Is CBD safe for dogs and cats?
Hemp and marijuana are both classified as cannabis, but they are very different varieties. Marijuana is high in THC (which is responsible for the feeling of being high). Conversely, hemp plants contain almost no THC but are rich in the beneficial CBD compound. CBD extracted from hemp is will not make your pet high and it has no negative side effects. Because of this, hemp crops are not a controlled substance, and hemp products containing less than 0.3% THC are legal in all 50 states.
What is the best kind of CBD for my dog or cat?
CBD for dogs and cats comes in many convenient forms. The most common types are extracts, also known as CBD oil, which can be given from a dropper bottle directly into the mouth, added to food or a treat, rubbed into bare skin inside the ears, or dropped on an animal’s paw to be licked off. You may also want to give your dog or cat CBD biscuits, CBD capsules, and topical CBD balms that absorb quickly into the skin. Read How to Give Your Dog CBD to learn more.
How much CBD should I give my dog or cat?
The right CBD dose will vary from animal to animal and depends on the situation, so it may be necessary to experiment to find the right amount and frequency of dosing.
The typical suggested CBD dose for dogs and cats is 1 mg – 5 mg of CBD per 10 pounds of body weight. Make sure you’re looking at the actual amount of CBD in a dose, because potencies vary quite a bit, so the actual amount of liquid oil or biscuits you give may vary.
Typical suggested starting dose: 1 mg – 5 mg per 10 lbs. of bodyweight
Cats: 1 – 5mg
|Dogs:||10 lbs||20 lbs||30 lbs||40 lbs||50 lbs||60 lbs||70 lbs||80 lbs|
|1 – 5mg||2 – 10mg||3 – 15mg||4 – 20mg||5 – 25mg||6 – 30mg||7 – 35mg||8 – 40mg|
It’s often best to start with a dose in the middle of the range. Visible results usually occur within 30 minutes. If there is no change after an hour, offer a bit more CBD to get to the high end of the recommended range. For severe pain or anxiety, offer CBD approximately every 8 hours. For other uses, dose your pet with CBD once or twice a day.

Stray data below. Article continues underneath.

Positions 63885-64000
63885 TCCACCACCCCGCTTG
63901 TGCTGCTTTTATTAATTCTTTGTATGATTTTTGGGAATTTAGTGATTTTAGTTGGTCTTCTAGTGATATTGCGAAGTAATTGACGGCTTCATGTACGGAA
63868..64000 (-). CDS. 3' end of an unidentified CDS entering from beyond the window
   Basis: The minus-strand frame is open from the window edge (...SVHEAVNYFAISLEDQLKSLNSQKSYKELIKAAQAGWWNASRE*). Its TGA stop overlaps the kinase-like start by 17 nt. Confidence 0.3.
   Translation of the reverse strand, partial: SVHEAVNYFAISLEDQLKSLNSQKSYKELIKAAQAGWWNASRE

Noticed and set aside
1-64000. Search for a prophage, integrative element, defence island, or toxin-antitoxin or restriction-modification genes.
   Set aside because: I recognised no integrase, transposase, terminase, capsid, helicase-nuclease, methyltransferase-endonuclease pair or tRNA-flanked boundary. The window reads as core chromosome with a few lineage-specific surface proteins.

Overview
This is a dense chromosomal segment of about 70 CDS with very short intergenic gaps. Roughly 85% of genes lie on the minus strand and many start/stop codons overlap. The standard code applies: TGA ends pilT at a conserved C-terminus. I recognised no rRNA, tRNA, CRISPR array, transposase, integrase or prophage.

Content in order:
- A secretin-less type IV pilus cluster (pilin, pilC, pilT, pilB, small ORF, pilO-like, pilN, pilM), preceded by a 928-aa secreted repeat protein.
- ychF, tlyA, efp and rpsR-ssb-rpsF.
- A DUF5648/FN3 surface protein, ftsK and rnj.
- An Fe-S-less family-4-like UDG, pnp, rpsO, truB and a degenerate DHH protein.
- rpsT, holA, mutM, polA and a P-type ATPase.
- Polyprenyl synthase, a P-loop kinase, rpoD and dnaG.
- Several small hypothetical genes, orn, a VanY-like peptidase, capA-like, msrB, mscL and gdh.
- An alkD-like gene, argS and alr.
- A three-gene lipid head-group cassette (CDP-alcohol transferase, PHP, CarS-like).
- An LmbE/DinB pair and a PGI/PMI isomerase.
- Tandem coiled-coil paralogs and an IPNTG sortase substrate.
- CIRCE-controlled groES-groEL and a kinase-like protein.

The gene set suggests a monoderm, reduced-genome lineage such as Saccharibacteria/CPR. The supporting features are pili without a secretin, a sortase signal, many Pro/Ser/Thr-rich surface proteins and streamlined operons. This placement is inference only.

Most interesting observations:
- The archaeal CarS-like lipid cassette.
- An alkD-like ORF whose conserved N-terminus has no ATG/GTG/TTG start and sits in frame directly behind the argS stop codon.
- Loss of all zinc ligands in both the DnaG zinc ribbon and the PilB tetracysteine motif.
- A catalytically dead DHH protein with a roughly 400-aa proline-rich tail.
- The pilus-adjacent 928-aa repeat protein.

Which is the best CBD for my dog or cat – isolate, broad spectrum, or full spectrum?
When choosing the best CBD for your pet, keep in mind that each type of CBD has its benefits. If you want maximum effectiveness and your pet isn’t picky, consider full-spectrum CBD products. They are the least refined and contain the greatest amount terpenes and cannabinoids – beneficial plant compounds that can work together with the CBD to create an entourage effect to increase effectiveness. Keep in mind that it does have a grassy flavor that may be off-putting to some pets.
On the opposite end of the scale, CBD isolate for dogs and cats is pure CBD, making it the most refined option. Because it contains no plant matter, it has no flavor. Even the pickiest pets will take it.
The middle ground is broad-spectrum CBD. This option retains enough plant material and terpenes to support the entourage effect, but it has a very mild taste.